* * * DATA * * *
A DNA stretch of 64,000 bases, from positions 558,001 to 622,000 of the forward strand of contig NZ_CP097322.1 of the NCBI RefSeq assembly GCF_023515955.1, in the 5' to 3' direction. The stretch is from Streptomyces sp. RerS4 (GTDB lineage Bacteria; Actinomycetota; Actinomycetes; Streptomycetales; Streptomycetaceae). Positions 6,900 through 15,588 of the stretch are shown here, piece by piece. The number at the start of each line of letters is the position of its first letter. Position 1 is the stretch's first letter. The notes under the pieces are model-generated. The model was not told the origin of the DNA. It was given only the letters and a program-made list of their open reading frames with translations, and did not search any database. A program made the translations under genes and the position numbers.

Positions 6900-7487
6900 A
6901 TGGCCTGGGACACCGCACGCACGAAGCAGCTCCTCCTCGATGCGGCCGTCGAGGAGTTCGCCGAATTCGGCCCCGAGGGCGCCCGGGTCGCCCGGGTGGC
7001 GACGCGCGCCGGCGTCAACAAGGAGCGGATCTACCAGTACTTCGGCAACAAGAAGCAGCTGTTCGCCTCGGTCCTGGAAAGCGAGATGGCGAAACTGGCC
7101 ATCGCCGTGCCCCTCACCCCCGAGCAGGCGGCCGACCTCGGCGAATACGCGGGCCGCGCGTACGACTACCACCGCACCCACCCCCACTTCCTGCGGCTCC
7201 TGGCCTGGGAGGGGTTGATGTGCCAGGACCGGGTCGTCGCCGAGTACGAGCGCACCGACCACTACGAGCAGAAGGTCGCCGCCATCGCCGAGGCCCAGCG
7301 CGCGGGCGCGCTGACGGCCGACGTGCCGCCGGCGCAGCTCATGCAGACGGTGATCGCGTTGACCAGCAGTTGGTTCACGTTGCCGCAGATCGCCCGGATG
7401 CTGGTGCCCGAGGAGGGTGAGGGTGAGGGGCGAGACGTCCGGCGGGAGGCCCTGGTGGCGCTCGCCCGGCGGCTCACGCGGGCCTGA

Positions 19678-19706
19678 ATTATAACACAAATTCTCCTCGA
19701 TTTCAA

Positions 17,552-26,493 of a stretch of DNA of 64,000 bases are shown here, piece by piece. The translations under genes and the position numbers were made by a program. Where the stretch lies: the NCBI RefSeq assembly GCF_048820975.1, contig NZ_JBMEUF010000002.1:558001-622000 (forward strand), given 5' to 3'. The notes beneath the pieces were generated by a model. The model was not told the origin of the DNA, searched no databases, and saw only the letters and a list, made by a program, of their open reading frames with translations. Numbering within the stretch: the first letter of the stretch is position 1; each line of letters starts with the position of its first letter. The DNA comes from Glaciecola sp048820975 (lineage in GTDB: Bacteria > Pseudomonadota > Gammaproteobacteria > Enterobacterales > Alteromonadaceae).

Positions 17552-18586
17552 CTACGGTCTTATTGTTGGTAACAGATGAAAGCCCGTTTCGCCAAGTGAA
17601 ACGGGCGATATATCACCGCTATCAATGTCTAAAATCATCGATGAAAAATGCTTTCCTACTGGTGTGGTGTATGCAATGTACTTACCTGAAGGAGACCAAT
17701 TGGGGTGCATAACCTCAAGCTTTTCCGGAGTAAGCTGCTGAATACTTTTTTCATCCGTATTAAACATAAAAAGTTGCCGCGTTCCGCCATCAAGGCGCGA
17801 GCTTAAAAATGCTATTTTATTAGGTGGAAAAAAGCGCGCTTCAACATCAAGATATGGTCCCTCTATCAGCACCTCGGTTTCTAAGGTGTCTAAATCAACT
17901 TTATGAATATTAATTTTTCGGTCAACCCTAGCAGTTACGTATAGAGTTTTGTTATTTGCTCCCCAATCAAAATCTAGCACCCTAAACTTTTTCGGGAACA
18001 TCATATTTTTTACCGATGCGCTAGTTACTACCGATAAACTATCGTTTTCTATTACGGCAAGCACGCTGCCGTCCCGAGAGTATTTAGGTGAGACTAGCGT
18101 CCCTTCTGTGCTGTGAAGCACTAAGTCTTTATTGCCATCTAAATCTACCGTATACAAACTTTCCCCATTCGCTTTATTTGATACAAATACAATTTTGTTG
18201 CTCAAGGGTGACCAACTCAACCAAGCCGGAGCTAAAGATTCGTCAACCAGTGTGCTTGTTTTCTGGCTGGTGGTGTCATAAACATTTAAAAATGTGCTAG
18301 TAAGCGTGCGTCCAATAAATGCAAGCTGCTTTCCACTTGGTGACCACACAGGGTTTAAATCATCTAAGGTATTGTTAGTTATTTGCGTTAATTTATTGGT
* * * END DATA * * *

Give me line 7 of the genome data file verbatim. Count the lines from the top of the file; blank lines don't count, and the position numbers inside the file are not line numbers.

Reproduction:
7201 TGGCCTGGGAGGGGTTGATGTGCCAGGACCGGGTCGTCGCCGAGTACGAGCGCACCGACCACTACGAGCAGAAGGTCGCCGCCATCGCCGAGGCCCAGCG